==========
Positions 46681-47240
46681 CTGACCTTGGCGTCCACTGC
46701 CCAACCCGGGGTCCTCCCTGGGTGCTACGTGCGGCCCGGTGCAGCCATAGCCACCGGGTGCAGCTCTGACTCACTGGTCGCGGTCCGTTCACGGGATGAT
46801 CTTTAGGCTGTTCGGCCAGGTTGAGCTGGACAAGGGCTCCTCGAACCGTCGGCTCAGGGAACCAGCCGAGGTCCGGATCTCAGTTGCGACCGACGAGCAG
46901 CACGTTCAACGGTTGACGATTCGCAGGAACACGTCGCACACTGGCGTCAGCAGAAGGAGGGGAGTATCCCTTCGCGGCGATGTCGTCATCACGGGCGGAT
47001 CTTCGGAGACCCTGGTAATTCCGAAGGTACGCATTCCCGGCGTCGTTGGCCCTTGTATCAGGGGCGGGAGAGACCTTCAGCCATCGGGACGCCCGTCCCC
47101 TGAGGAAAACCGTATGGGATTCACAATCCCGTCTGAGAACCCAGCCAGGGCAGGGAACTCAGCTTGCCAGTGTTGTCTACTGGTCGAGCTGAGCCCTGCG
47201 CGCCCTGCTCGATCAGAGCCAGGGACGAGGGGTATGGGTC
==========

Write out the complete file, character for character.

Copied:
Positions 46681-47240
46681 CTGACCTTGGCGTCCACTGC
46701 CCAACCCGGGGTCCTCCCTGGGTGCTACGTGCGGCCCGGTGCAGCCATAGCCACCGGGTGCAGCTCTGACTCACTGGTCGCGGTCCGTTCACGGGATGAT
46801 CTTTAGGCTGTTCGGCCAGGTTGAGCTGGACAAGGGCTCCTCGAACCGTCGGCTCAGGGAACCAGCCGAGGTCCGGATCTCAGTTGCGACCGACGAGCAG
46901 CACGTTCAACGGTTGACGATTCGCAGGAACACGTCGCACACTGGCGTCAGCAGAAGGAGGGGAGTATCCCTTCGCGGCGATGTCGTCATCACGGGCGGAT
47001 CTTCGGAGACCCTGGTAATTCCGAAGGTACGCATTCCCGGCGTCGTTGGCCCTTGTATCAGGGGCGGGAGAGACCTTCAGCCATCGGGACGCCCGTCCCC
47101 TGAGGAAAACCGTATGGGATTCACAATCCCGTCTGAGAACCCAGCCAGGGCAGGGAACTCAGCTTGCCAGTGTTGTCTACTGGTCGAGCTGAGCCCTGCG
47201 CGCCCTGCTCGATCAGAGCCAGGGACGAGGGGTATGGGTC